Concrete by Jason van Gulick

Release date: January 19, 2018
Label: Consouling Sounds / Silken Tofu

It’s a narrow tightrope that an avant-garde musician must balance upon. Veer too far one way and the musician risks being branded as bland or playing things safe: après garde, if you like. Wobble the other way and there lies the danger of becoming merely unlistenable. Jason van Gulick appears to be an expert at tiptoeing along the thin line of avant-garde where his music is challenging, yet also moving and atmospheric.

Sure, his latest album Concrete is not exactly the sort of record you’d put on to relax to – it demands attention and conjures some spooky feelings – but it is accessible enough to spin if you are in the mood for some architecturally influenced percussion.

I am well aware that the last three words in the previous paragraph will provoke raised eyebrows among the less tolerant of unorthodox or experimental music, but as soon as you have a listen to Concrete, the description will make sense. Because Van Gulick is a trained architect and his musical approach takes in the relationship (or conflict) between his drums and the space in which he hits them. And, as the album’s title implies, the result is sometimes cold, occasionally harsh and incredibly stark.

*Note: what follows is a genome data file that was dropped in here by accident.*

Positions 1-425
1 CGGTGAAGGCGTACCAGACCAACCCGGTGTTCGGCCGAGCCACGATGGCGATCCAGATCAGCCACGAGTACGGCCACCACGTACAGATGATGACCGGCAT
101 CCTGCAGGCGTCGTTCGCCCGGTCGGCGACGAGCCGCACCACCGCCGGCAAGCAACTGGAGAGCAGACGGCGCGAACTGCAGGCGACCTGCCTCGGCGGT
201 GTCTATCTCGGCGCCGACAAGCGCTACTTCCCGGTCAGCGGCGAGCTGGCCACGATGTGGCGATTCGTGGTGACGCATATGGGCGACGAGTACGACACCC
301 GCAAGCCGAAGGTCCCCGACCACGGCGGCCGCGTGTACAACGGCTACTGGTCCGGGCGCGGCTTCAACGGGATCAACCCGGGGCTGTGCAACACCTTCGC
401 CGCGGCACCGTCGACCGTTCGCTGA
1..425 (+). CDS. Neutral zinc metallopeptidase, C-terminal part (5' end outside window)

There are five tracks, each entitled ‘Concrete’. The first, ‘Concrete 1’, starts with a lone, scraping metallic sound (as in made by something made of metal, rather than anything to do with the musical genre) as a cymbal is gently coaxed into noise, before a foreboding drone takes over. Then the rapid hitting of a cymbal appears in our ears, adding to the tension. It dies away to a mere tapping before abruptly ending.

The second track is just as unnerving, dominated at first by a pulsing tympani, then a snare which slows as it gets louder. The first time I listened to this track I was cycling late at night through a dark city park and boy, it gave me the shivers. The third track is only a little more than a minute and a half long and is a difficult listen, as it is white noise. What follows, however, is an enormous industrial sounding drone like an ancient electric power plant, over which Van Gulick plays a regular drumkit in almost a funeral doom beat. The final track is a kind of requiem, with a far more subtle drone, interrupted by rumbles like distant thunder, with sharp sound effects over the top. It is lovely – in the same way that a tiny poison-dart frog is cute.

If it is not obvious already, this is not the sort of music I usually listen to. But I am glad I discovered this. It is a real treat – if a little spooky. And it straddles the avant-garde tightrope with ease.

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